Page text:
Workers Struggles: Australia and the Pacific
1 February 2003
Union orders end to Indonesian public transport strike
Thousands of public transport drivers in North Sumatra ended a planned three-day strike against fuel and utility price hikes on January 28 after only 24 hours. Kesper-AU, the public transportation drivers and owners’ association, called off the strike. Kesper-AU chairman Victor Nainggolan claimed that he ordered the return to work because the land transportation owners’ organisation in Medan threatened to sack drivers if the strike continued.
The drivers, however, had defied earlier attempts to intimidate them, including a vicious thug attack allegedly organised by bus operators on the eve of the strike. Two men sustained serious head injuries in the assault and were hospitalised. One of those attacked said the assailants called drivers and students “provocateurs” for distributing leaflets calling for strike action. Members of a rival drivers’ association, which split from Kesper-Au in 1998, worked during the walkout.
Philippines office workers demand unpaid bonuses
Local government workers employed by City Hall in Angeles (70 kilometres north of Manila) began daily lunchtime protests on January 30 to demand overdue bonus payments. City Hall agreed to pay 5,000 pesos ($US100) in December 2001 as part of a collective work agreement, but has not honoured the commitment.
The lunchtime protests are being organised by the Association of Government Employees for a New and Dynamic Angeles City (AGENDA). They are restricted to prayer meetings and noise-making to attract public attention. City administration officials have repeatedly refused to meet with AGENDA to discuss the bonus.
Filipino gin factory workers forced back to work
Striking workers at the La Tondena Distillery in Santa Barbara, Pangasinan (150 kilometres north of Manila) were ordered back to work this week by the Department of Labor and Employment. The workers, who are members of the Buklod ng Manggagawa (IBM), were demanding pay increases to bring their wages into parity with other employees at the plant. The higher-paid workers are members of the Alliance of Labor Union (ALU).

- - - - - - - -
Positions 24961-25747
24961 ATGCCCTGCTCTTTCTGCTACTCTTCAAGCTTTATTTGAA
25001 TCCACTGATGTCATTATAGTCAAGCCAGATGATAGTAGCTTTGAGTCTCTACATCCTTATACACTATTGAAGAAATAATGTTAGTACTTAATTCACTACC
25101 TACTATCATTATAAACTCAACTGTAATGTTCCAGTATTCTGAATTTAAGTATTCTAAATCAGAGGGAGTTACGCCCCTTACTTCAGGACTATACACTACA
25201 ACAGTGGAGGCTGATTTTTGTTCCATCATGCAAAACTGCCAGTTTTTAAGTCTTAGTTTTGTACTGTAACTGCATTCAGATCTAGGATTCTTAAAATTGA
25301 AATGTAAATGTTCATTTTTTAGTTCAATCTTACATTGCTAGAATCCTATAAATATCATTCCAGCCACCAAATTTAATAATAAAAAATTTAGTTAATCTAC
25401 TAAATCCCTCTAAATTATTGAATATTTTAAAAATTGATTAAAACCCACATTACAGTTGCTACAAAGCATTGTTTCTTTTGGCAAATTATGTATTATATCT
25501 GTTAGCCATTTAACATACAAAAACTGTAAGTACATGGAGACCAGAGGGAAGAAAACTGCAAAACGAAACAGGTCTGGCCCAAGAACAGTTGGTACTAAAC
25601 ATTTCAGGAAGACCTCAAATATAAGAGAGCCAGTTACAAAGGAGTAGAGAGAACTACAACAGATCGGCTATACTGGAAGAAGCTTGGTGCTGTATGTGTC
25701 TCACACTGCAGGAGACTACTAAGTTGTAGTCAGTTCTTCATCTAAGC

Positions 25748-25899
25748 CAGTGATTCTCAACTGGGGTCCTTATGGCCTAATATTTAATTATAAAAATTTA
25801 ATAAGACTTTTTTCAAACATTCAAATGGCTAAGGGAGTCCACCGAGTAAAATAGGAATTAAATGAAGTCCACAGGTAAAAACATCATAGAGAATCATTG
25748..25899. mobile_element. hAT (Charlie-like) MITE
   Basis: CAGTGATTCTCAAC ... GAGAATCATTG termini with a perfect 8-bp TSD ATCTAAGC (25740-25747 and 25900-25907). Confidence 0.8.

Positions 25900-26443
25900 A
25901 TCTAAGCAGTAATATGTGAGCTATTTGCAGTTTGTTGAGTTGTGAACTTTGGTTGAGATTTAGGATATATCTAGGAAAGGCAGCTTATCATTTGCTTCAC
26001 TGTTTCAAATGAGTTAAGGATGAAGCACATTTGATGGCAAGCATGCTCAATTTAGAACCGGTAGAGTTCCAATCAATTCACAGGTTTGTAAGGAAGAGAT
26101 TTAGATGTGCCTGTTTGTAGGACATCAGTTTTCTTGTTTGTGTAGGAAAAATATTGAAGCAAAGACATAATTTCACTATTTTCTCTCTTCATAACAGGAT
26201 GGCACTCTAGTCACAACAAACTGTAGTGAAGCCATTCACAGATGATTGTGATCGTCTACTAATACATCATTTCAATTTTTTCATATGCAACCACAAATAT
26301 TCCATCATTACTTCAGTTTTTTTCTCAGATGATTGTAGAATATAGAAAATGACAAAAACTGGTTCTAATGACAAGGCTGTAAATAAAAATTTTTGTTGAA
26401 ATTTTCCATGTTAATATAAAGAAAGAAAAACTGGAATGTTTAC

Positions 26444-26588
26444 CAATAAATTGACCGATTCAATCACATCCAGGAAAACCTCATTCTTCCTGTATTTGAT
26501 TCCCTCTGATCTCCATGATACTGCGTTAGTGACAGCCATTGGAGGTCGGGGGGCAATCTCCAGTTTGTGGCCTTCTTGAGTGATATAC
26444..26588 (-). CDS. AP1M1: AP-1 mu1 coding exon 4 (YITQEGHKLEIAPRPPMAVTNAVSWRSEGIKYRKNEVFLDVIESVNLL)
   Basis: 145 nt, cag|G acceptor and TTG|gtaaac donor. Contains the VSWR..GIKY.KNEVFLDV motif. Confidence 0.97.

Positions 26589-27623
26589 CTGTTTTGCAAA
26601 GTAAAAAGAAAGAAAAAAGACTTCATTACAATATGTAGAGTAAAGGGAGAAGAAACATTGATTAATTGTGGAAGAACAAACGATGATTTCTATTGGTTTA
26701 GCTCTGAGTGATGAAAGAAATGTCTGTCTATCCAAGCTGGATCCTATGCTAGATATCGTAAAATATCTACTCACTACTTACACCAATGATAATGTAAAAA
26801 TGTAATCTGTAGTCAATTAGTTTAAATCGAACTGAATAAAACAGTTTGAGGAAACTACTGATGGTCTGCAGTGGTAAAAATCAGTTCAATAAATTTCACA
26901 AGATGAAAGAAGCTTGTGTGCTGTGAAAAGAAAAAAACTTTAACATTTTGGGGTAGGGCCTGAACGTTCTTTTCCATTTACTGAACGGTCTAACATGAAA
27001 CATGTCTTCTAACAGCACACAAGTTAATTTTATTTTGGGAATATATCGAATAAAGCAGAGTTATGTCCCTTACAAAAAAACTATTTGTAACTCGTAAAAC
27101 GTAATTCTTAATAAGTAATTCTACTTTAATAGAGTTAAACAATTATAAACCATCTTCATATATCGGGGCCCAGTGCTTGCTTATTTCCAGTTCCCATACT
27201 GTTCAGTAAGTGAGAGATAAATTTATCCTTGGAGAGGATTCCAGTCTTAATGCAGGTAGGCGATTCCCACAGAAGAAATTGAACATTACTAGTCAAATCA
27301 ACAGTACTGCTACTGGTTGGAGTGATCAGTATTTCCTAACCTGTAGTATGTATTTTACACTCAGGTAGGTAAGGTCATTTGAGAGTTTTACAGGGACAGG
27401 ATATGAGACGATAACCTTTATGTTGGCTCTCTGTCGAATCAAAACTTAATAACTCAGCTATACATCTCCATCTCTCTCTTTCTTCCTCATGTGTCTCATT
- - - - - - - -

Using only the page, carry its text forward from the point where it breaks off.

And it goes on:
The company has refused to meet IBM delegates, claiming it has no legal right to represent the workers. Under labor law only one union can be party to an enterprise work agreement. A legal case is pending in the appellate court to determine which union should represent the workers.
Indian union ensures 11-hour blockade ineffective
Some 300,000 workers joined an 11-hour blockade of the Kerala government headquarters on January 28 to protest against the United Democratic Front (UDF) government’s “anti-labour policies”. This includes its use of the Essential Services Maintenance Act (ESMA) to attack striking government workers in 2002 and a strike ban on teachers. Workers also accuse the government of using the police to suppress industrial action.
Kerala police applied to the high court to stop the blockade. When the court refused the government called on the Centre of India Trade Unions (CITU), which organised the protest and is aligned to the Communist Party of India-Marxist (CPI-M), to maintain order and ensure the mobilisation was “incident free”. The CITU complied, rendering the blockade ineffective. Work was unaffected and employees reporting for duty were allowed to enter the premises.
The CPI-M governed Kerala until May 2001 when it lost elections to the UDF coalition. In April last year the Joint Convention of Trade Unions (JCTU) in Kerala, which includes CPI-M affiliated unions, shut down a 32-day strike by more than 500,000 state government employees and teachers, allowing the new state government to press ahead with budget cuts to a range of services.
Sri Lankan public service workers petition government
Public service workers in Sri Lanka campaigned outside the Labour Ministry on January 22 in protest against recent changes to the employee pension scheme. Workers collected signatures for a petition that they plan to present to the prime minister on February 10.
In line with International Monetary Fund demands, the Sri Lankan government moved last November to abolish a fully government-funded pension scheme in which retiring public servants were eligible for 75 to 90 percent of their wage.
Under the new arrangements, workers will be levied eight percent of their salary, while all new public service recruits after January 2003 will be excluded from the retirement benefits scheme. Under conditions were the average monthly wage of a government employee is only 6,000 rupees (just $US60), the pension levy constitutes a major attack on their living standards.
Approximately 0.1 percent of their monthly salary is already deducted from public sector workers’ pay packets as a contribution towards an employees’ insurance scheme. While workers can make claims on the scheme for medical purposes, there is widespread dissatisfaction over delays in processing applications.
Technical college lecturers take action over downgrade